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Will recovery and resolution requirements be applied to insurers?

On 7 March, the International Association of Insurance Supervisors (IAIS) issued a major consultation package covering proposed revisions to a number of IAIS Insurance Core Principles (ICPs) (relevant to the supervision of all insurers within a member country’s jurisdiction) and ComFrame-related material (which relates to the group-wide supervision of internationally active insurance groups (IAIGs)). This is the first of three scheduled releases planned for 2017.

While the IAIS has no powers to enforce compliance, most IAIS member countries aim to ensure ICP compliance. Most countries in the EEA are members of the IAIS in their own right, with EIOPA also a member. As such, any significant changes introduced by the IAIS are likely to be reflected in European requirements in due course.

The current release covers material related to:

  • Governance (ICP 5 - Suitability of Persons, ICP 7 - Corporate Governance and ICP 8 - Risk Management and Internal Controls)
  • The Supervisor and Supervisory Measures (ICP 9 - Supervisory Review and Reporting and ICP 10 - Preventive Measures, Corrective Measures and Sanctions)
  • Supervisory Cooperation and Coordination (ICP 3 - Information Sharing and Confidentiality Requirements and ICP 25 - Supervisory Cooperation and Coordination) and
  • Resolution (ICP 12 – Exit from the Market and Resolution).

Of these papers, the ones of most interest to firms will be the proposals on recovery (ICP 10) and resolution (ICP 12). These papers bring recovery and resolution considerations into the supervision of all insurers (and insurance groups). This is a marked step change from applying only to the nine globally systemically important insurance groups (G-SIIs).

In accordance with the overriding proportionality principle that applies to all ICPs, ICP 10 states that supervisors “may” require an insurer to produce a recovery plan. This suggests that many smaller insurers/insurance groups will not be subject to any recovery requirements. However, IAIGs are required to both develop a recovery plan and “take actions for recovery”.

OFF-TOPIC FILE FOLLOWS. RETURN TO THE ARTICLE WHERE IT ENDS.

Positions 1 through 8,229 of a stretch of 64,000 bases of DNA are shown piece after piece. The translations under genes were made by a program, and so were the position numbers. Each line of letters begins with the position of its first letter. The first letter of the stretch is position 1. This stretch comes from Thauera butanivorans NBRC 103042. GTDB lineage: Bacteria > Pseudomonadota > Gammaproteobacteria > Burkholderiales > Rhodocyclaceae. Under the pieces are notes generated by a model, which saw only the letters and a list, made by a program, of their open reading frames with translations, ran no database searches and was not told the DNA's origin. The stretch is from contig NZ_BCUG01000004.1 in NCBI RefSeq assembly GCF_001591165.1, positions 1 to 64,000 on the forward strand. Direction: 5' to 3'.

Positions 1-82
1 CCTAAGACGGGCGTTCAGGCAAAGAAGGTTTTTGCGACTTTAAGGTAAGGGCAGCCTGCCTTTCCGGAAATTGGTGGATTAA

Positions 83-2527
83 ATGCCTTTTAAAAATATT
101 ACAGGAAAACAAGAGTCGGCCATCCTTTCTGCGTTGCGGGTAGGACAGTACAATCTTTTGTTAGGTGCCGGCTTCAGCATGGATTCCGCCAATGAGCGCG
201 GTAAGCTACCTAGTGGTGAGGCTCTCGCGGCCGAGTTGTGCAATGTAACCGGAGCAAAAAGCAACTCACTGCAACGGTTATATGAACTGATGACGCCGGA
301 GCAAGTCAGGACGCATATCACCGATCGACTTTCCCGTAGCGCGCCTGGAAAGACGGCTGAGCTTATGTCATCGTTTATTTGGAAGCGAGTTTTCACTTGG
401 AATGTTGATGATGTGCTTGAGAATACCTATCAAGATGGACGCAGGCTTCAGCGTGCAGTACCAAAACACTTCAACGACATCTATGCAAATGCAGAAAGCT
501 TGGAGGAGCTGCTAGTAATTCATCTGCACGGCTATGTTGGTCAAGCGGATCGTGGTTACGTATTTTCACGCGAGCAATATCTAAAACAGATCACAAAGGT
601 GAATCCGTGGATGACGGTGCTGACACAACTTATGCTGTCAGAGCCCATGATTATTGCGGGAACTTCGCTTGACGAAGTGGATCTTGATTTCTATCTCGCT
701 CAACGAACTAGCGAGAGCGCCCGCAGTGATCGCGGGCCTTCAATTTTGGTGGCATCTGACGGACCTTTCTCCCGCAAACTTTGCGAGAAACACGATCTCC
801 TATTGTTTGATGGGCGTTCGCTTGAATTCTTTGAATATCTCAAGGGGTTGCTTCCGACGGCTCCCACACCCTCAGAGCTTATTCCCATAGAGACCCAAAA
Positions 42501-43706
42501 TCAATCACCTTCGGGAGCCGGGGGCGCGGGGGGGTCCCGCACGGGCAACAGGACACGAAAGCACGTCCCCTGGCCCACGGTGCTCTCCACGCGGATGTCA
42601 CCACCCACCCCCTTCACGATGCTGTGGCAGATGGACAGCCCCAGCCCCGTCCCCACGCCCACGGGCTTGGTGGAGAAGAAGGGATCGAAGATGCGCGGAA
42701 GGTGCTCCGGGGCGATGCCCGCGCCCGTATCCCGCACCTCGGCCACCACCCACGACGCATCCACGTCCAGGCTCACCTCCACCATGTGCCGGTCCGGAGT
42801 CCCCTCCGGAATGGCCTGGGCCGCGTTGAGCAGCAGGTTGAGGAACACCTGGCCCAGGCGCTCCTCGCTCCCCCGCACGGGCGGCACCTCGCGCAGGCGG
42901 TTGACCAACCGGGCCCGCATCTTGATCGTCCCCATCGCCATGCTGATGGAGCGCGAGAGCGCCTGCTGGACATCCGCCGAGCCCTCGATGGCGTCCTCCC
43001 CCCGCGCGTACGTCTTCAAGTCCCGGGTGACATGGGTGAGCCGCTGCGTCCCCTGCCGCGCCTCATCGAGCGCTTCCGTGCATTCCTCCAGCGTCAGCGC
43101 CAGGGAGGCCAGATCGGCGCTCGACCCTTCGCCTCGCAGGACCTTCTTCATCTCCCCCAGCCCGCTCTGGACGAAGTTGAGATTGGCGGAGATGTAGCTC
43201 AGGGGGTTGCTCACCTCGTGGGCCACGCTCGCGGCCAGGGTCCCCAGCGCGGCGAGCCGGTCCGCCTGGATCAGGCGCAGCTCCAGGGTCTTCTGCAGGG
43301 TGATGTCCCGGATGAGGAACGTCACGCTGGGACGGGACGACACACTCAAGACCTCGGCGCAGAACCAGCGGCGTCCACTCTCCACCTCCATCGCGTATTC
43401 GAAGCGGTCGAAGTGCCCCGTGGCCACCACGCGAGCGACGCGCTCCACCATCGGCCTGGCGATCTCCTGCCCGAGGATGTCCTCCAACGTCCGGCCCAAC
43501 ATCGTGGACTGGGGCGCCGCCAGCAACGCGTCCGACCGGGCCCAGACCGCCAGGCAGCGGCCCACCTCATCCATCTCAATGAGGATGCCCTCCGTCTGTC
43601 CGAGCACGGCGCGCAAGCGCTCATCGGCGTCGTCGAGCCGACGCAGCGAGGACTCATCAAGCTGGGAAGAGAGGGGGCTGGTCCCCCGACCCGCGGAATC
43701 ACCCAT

ICP 12 specifically includes reference to the proportionate use of supervisors’ resolution powers, subject to the “no creditor worse off than in liquidation” principle. Resolution plans need to be drawn up only where this is deemed necessary by the solo/group-wide supervisor, although where the supervisor identifies specific risks to resolution, insurers must (where appropriate) develop contingency plans to mitigate these risks. For IAIGs, resolution plans must in particular address the continuity of critical economic functions.

Solvency II does not specifically address recovery and resolution requirements, so the publication of ICP 10 and 12 may add weight to EIOPA’s views expressed in its recent discussion paper (CP-16/009) regarding the need to harmonise insurer recovery and resolution regimes across EEA countries. The EIOPA report largely follows the key attributes approach originally set out by the Financial Stability Board (FSB) and highlights that most of the resolution powers listed by the FSB are not widely available in existing regulatory frameworks.

Despite recognising that existing resolution powers (such as portfolio transfers run-off) have worked well, EIOPA notes that these have not been tested by the failure of large cross-border insurance groups. However, its tentative conclusion that a minimum harmonisation of recovery and resolution regimes should be implemented runs counter to the common view amongst the insurance community that such a framework is not required, not least due to the ladder of intervention powers granted by Solvency II on breaches of solvency and minimum capital requirements.

It remains to be seen whether, and how quickly, local supervisory processes will react, especially as the ICPs and updated ComFrame material will only become effective from 1 January 2020. However, given EIOPA’s interest in this area, insurers could consider:

  • Identifying any critical economic functions it performs (for example payments to pensioners or compulsory insurance coverage) and potential impact to the wider economy were those services to be disrupted
  • How these functions could be preserved in a resolution situation
  • Identifying potential barriers to recovery/resolution and consider whether and how these could be reduced without significant disruption to ongoing business. This could include financial, legal and operational barriers
  • Whether current stress testing and reverse stress testing is sufficiently robust with respect to management actions available in a stress scenario
  • Expanding their ORSA reporting to address key elements of this work.